Susannah Clarke's Jonathan Strange and Mr Norrell is a dense, sprawling book that can defy categorization. It's part regency social drama, part classic English Mythology. It's two main characters can be difficult to engage with, it's story can take a while to get going, and I loved it. So naturally I was excited by the news that the BBC were making an adaptation, and then terrified when it was only 7 parts long. How is that going to work? Well, pretty well, actually.
For starters, the period is an open goal for the BBC, and British Drama in general. The grand houses, the costumes, the actors themselves, you get the impression that there are warehouses full of costumed extras just waiting to be dropped into a set, and so before you consider anything else, the show leaps off the screen loaded with detail. I do wonder if that this familiarity may be what cost Strange and Norrell so much of it's audience; many of the sort of people that would love it may not be period drama fans, and many period drama fans may have been confused by the level of fantasy buy-in the show requires.
Strange and Norrell opens, curiously, by focusing on neither of it's two leads, but rather the depleted state of English Magic, which seems relegated to musty clubs and a general lack of respectability. Over the course of the first episode - the only one that stutters a little, in a generally excellent run - we are introduced to Gilbert Norrell, who craves to bring Practical Magic into the modern age, and Jonathan Strange, who needs a direction in his life and uncovers a mercurial talent almost by accident. The show then brings them together, and then apart, driven by their conflicting character and the one great mistake of Norrell's life.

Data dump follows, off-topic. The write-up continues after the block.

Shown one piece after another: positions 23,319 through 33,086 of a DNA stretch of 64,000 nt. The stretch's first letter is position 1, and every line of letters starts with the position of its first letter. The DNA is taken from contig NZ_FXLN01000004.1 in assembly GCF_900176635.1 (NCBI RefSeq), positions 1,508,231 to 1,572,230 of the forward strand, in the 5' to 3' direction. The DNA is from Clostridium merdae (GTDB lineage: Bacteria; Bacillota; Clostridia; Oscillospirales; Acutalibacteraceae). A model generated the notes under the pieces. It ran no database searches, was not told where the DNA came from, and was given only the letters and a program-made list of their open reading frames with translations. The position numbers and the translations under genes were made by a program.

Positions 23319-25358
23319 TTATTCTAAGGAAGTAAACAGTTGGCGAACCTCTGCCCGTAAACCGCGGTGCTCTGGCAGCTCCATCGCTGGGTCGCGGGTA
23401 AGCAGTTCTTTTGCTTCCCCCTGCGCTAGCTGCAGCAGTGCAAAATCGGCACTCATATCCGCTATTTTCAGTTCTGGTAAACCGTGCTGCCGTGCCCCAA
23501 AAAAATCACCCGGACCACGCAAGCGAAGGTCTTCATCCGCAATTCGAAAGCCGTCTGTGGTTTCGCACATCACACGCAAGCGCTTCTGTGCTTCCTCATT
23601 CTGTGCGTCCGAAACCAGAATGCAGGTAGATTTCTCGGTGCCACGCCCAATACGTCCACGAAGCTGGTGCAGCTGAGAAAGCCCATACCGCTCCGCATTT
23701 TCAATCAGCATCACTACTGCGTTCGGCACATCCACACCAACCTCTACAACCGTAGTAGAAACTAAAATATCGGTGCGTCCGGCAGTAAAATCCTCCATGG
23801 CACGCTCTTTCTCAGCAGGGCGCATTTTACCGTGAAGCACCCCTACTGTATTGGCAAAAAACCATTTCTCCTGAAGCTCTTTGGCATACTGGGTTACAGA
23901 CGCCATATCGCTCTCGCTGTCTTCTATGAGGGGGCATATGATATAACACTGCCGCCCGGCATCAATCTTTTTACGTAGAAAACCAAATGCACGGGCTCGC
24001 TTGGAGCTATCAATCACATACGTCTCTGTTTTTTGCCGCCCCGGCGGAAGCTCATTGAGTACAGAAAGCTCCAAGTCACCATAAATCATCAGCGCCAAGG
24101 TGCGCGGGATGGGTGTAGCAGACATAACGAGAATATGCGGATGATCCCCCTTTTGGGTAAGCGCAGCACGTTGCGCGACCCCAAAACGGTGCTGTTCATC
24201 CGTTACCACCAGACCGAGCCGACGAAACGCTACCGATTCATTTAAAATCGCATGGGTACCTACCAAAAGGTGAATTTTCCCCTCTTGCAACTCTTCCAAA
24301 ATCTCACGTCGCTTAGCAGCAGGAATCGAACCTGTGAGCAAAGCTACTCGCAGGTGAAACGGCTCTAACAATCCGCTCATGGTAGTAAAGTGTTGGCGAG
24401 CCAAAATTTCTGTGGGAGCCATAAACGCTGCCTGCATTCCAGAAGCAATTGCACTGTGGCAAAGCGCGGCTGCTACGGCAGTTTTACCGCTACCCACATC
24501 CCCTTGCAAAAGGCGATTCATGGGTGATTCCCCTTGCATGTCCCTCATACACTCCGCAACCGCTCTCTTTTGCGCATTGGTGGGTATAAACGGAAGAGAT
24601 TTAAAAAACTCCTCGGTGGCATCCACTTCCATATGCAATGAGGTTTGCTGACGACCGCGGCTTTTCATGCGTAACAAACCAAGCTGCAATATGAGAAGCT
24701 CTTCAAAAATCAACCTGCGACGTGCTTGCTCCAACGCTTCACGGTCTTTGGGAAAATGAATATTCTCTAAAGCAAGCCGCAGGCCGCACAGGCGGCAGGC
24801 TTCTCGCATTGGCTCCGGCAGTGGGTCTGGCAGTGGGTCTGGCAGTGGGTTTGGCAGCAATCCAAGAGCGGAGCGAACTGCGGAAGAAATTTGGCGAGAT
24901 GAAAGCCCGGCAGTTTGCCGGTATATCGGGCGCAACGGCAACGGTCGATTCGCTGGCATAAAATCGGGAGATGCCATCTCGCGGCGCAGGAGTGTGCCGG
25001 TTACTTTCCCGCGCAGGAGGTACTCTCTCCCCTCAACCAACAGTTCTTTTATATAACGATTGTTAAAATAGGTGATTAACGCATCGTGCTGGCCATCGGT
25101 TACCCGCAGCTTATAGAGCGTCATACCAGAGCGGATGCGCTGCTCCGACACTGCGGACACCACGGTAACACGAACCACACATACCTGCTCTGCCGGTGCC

For fans of the book, the TV adaptation doesn't so much take a lot out as to smush a lot together. Most of the main characters remain intact, and one of the benefits of television over books is that they can still have a large impact with diminished screen time. An early decision to place Arabella and Jonathans relationship near the heart of the show is a smart one, although does render Strange the far more sympathetic of the two magicians compared to their more balanced treatment in the books. Norrell remains complex and electric to watch mostly due to Eddie Marsans' performance and the care the show takes to give him quiet, reflective moments.
It also takes a lot of time to ensure that the faerie-led damage done to innocents is well realised. The Gentleman himself is another scene-stealing performance from Marc Warren - look, there isn't a bad performance in this show, so can we take that as read - and both Stephen Black and Lady Pole get a lot of time to lay out how they handle their predicaments. Strange and Norrell also doesn't shy away from the social commentary of their positions as a black man and a woman, nor the class element that excludes Childermass and Vinculus from even recognition, never mind acceptance.
Yes, there is a lot missing from the book, and the timescales (and complexity) are considerably condensed. But Jonathan Strange and Mr Norrell stands well as it's own thing, fantastic to look at, from the battlefield of Waterloo to the strange landscapes of Lost Hope, and develops it's own themes and wonders out of the original text. There has been some talk about its faltering ratings, and I can't help but wonder if that was marketing-led, selling it as something it wasn't, as it's a wonderful piece of television, and a success in nearly every other conceivable way.